The clinical trial summary report should not be submitted to the U.K. regulatory authority (MHRA), but a short confirmatory email with link to the register where results have been uploaded should be provided6.
Regardless of whether an agreement is reached during the political negotiations, new border and customs procedures shall apply from Day 1. In July, the U.K. government set out its Border Operating Model7 describing a three-stage implementation to help minimize potential border disruption, with full implementation by 1 July 2021.
In an August letter to medicines suppliers8, the U.K. Department of Health and Social Care described considerations to mitigate potential supply disruption including clinical trial supplies. In this context, we recommend sponsors consider taking mitigating actions for any product that may cross U.K. borders such as all IMPs including comparators, laboratory kits, devices and any ancillary supplies in addition to supply of samples to central labs.
Northern Ireland Exceptions
Article 185 of the Withdrawal Agreement9 makes certain provisions of EU law applicable to Northern Ireland (NI) after the transition period, in particular Art. 13 of Dir. 2001/20/EC. Please note that this is still being fine-tuned and can be subject to further changes. We would advise sponsors to take the following into account:
- NI QP will be made equivalent with U.K. QP, meaning product would need to be rereleased by EU QP before can be shipped into EU territory
- NI will be bound by the EU manufacturing “level playing field” regulations, meaning EU rules for good manufacturing practice of IMPs apply in NI
- IMP manufactured in NI and shipped to the EU might not be considered an imported IMP, however this might change as negotiations on border are not fully finalized yet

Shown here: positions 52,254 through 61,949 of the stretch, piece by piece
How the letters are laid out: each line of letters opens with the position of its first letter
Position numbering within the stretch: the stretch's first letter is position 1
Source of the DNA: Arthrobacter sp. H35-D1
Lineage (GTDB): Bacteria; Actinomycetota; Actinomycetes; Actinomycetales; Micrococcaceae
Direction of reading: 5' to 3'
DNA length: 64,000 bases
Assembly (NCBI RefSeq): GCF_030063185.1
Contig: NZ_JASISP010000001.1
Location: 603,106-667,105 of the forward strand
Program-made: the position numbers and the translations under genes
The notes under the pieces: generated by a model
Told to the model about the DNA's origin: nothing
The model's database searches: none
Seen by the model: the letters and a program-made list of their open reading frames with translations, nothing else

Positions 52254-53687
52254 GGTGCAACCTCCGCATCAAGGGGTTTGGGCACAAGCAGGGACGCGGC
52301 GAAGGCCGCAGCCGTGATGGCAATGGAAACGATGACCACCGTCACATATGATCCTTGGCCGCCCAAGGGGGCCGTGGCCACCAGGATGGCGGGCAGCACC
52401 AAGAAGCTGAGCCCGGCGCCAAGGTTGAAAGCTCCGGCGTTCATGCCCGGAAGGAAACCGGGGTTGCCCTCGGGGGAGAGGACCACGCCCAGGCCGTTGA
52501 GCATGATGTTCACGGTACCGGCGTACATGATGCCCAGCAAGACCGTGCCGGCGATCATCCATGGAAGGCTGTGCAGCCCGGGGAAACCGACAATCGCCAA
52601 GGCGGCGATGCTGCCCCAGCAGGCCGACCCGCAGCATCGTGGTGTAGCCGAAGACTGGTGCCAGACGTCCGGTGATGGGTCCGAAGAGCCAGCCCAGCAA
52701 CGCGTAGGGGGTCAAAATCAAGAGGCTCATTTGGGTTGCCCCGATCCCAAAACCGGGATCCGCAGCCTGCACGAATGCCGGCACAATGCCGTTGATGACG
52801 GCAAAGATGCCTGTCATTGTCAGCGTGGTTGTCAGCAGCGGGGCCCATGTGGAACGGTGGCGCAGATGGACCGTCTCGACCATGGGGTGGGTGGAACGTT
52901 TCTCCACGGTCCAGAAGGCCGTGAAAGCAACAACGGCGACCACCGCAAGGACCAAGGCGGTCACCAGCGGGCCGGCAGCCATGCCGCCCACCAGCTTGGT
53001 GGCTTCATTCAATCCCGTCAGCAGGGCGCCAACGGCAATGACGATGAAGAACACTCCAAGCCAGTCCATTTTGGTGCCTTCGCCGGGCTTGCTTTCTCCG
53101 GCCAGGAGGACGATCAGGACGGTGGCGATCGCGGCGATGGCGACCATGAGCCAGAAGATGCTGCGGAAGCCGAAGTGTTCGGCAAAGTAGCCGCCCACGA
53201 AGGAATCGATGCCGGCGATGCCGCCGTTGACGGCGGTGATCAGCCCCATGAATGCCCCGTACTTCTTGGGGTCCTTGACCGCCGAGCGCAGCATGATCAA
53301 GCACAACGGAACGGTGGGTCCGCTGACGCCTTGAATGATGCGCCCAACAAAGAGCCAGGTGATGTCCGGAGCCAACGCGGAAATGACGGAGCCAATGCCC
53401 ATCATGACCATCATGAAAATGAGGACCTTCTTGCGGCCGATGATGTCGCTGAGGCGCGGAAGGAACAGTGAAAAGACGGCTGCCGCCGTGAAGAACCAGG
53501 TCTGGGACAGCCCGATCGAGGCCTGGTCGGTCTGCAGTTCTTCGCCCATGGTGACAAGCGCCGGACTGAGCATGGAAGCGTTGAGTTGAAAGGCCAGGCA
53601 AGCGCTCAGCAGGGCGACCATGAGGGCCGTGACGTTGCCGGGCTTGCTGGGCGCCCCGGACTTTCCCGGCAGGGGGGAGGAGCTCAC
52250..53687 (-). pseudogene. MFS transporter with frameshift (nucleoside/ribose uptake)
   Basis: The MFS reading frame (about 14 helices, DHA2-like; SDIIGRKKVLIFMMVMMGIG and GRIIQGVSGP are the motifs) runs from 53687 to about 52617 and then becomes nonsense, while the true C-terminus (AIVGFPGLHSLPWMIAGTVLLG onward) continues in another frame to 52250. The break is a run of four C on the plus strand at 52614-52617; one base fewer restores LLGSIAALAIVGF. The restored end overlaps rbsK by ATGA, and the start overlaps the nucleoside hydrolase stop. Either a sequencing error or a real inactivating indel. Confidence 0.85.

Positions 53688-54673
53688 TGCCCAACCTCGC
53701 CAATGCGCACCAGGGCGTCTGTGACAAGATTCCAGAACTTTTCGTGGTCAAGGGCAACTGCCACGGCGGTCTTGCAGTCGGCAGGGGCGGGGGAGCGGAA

On 1 September, the MHRA advised that further guidance in this regard will be provided in due course4.
Additional impacts on clinical trials
In addition to the examples outlined here, Brexit is expected to have wide-ranging impacts on clinical trials. As such, we recommend sponsors conduct cross-functional assessment in the above areas and additional areas such as transfer of data to/from U.K., people (e.g., EU nationals based in the U.K. and vice versa), financial impact (e.g., currency and treasury), as well as make efforts to ensure suppliers are Brexit-ready.
At this moment, it is highly recommended that action is taken now to get ready for new rules that begin in January 2021. At PPD, we have a cross-functional, Brexit-readiness team working to embrace the change and ensure our clients, the clinical trials and marketing authorizations we manage are ready for Day 1. Our regulatory intelligence and Brexit operations teams will continue to monitor the landscape to support this transition. With our patients in mind, all steps will be taken to assure that Brexit implementation will have no impact on patient safety and access to medicines.